Jesus was never afraid to speak the truth or do what was right, even if it meant offending people. On Friday, we saw that he was invited to a banquet at a leading Pharisee’s house (Luke 14:1–6), where he immediately offended the religious leaders by healing on the Sabbath. Yesterday, we saw that he offended the guests by rebuking their pursuit of prominence (Luke 14:7–11). But he was not done yet.
In 14:12–14, he offended the host and then, in 14:15–24, he offended, by means of another parable, one particular guest who, it seems, was trying to salvage the entire offensive situation.
As he surveyed the guest list, he noticed that only prominent guests had been invited—those who might return the host’s hospitality by inviting them to a banquet of his own. He only invited those, in other words, who had something to offer him. Jesus rebuked his self-seeking invitation by encouraging him instead to invite those who had nothing to offer him (vv. 12–14).
One of the guests, hearing Jesus’ words, sought to salvage the situation by making a statement he assumed Jesus would agree with: “Blessed is everyone who will eat bread in the kingdom of God” (v. 15). The statement was true enough, but it betrayed the guest’s assumption that he would be at that eternal banquet. Jesus therefore delivered a parable (vv. 16–24) to highlight that the guest list at God’s eternal banquet might not quite be what the man expected.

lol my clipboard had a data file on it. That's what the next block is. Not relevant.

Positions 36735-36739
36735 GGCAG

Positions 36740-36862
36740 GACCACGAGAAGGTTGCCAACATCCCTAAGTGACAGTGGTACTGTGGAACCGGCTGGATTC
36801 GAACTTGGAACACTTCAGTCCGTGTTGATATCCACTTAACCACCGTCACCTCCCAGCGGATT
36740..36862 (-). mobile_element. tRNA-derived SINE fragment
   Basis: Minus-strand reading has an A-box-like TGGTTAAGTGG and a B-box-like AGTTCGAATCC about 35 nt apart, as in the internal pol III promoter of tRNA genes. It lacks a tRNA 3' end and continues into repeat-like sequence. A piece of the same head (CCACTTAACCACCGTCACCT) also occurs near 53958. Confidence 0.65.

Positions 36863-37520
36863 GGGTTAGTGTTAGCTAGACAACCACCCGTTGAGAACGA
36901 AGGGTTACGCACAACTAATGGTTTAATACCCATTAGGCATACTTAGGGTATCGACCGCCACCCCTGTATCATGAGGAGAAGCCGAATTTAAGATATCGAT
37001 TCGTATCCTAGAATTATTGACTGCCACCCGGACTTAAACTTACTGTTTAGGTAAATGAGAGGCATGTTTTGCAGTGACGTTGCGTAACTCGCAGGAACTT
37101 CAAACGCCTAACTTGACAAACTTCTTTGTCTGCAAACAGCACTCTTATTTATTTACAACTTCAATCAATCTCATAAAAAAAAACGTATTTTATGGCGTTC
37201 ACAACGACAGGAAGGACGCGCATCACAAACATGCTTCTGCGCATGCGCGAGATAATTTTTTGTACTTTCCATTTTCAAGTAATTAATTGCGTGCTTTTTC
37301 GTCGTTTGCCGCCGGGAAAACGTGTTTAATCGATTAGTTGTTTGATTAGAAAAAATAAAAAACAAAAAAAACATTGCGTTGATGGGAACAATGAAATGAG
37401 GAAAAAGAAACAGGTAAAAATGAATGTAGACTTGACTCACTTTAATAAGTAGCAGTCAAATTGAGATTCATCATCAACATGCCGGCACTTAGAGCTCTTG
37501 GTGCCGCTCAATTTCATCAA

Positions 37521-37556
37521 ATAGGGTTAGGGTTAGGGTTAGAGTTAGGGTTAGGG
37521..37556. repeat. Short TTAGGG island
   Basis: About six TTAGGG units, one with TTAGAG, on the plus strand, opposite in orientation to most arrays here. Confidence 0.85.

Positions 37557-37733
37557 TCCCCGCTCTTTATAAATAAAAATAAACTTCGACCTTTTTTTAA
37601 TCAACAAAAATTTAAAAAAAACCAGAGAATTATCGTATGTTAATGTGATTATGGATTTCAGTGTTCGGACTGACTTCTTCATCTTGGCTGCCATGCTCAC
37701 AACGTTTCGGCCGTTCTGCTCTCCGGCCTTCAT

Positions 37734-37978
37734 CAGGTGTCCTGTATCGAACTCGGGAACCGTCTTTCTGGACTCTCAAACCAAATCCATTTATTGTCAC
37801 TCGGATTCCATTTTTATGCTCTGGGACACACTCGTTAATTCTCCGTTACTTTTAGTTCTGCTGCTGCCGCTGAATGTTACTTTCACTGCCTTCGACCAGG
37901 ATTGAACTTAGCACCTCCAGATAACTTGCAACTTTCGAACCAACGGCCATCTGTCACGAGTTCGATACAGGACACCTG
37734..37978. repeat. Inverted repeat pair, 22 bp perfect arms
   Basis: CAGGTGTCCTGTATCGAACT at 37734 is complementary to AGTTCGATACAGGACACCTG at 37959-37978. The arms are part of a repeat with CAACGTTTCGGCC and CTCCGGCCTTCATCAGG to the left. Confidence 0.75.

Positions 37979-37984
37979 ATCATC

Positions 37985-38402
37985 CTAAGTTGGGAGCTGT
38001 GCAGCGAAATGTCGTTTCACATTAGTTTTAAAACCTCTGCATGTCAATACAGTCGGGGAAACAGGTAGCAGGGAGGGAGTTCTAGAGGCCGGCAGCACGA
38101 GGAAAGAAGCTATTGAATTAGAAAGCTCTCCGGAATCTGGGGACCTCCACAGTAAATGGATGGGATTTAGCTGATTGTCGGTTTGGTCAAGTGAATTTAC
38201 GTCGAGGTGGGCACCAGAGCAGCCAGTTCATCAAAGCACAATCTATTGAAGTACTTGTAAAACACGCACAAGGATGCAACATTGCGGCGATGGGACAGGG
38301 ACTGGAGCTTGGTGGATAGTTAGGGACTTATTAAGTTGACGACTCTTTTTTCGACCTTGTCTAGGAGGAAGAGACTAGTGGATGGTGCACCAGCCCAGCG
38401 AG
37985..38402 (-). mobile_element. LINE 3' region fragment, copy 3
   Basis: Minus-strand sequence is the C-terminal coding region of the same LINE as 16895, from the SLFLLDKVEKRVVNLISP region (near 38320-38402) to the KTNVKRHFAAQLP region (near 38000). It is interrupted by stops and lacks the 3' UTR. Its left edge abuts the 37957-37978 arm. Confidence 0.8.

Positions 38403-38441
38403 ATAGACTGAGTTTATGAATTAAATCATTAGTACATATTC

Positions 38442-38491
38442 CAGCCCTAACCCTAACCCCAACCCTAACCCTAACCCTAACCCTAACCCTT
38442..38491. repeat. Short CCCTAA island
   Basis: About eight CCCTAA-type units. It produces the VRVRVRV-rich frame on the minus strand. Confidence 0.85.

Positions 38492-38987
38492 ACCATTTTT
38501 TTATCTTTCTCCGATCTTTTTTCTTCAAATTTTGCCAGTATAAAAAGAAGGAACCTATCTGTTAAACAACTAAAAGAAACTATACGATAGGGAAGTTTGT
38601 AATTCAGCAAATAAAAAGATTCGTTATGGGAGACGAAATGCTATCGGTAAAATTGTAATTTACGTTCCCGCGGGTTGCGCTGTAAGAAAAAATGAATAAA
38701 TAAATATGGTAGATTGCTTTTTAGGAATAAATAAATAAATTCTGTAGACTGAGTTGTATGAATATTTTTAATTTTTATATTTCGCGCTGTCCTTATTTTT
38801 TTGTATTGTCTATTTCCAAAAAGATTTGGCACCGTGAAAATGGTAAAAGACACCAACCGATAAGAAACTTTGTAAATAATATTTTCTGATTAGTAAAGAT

In ancient Israel, two invitations were issued for a banquet. The first was a courtesy to ensure that the banquet did not conflict with another planned event. If the RSVP list showed no conflict, the host proceeded to plan the banquet and then issue a second invitation when everything was ready. Those who had RSVPed to the first invitation were expected to attend when the second invitation was issued. In the parable, however, those who had initially confirmed their intention to attend offered all sorts of excuses. The host therefore instructed that others be invited. He would not have an empty banquet, even if it meant that those initially invited would not be there.
In the context in which Jesus ministered, religious Jews had received an initial invitation to the eternal banquet by means of the old covenant. They had agreed to the invitation. Jesus was the second invitation. The banquet was now at hand and Jesus had been sent to inform those who had agreed to attend that the banquet was before them. Sadly, as Jesus’ ministry to Israel showed, guest after guest made excuse as to why they could not possibly attend. But God would not have an empty banquet. The rejected invitation would be extended to others to ensure a full guest list.
The guest making the statement to Jesus seems to have assumed that his place at the table was guaranteed because he had responded to the first invitation: the old covenant. Jesus warned him that the only way to secure a place at the table was to respond affirmatively to his invitation.
Far too many people today are like the first guest: They assume that they will be on the guest list at the eternal banquet. They are religious. They were raised in a Christian home. They attend church. They read their Bible. They pray. But they haven’t said yes to Jesus. They haven’t heeded his call to repentance and faith. In eternity, they will find themselves excluded.
As you reflect on this parable today, ask yourself, have I said yes to Jesus? The banquet is ready. The invitations are being issued. To refuse Jesus’ invitation is to find yourself excluded from God’s eternal banquet and to instead be left in the outer darkness where there is only sorrowful weeping and angry gnashing of teeth. Will you say yes to Jesus’ infinite willingness today?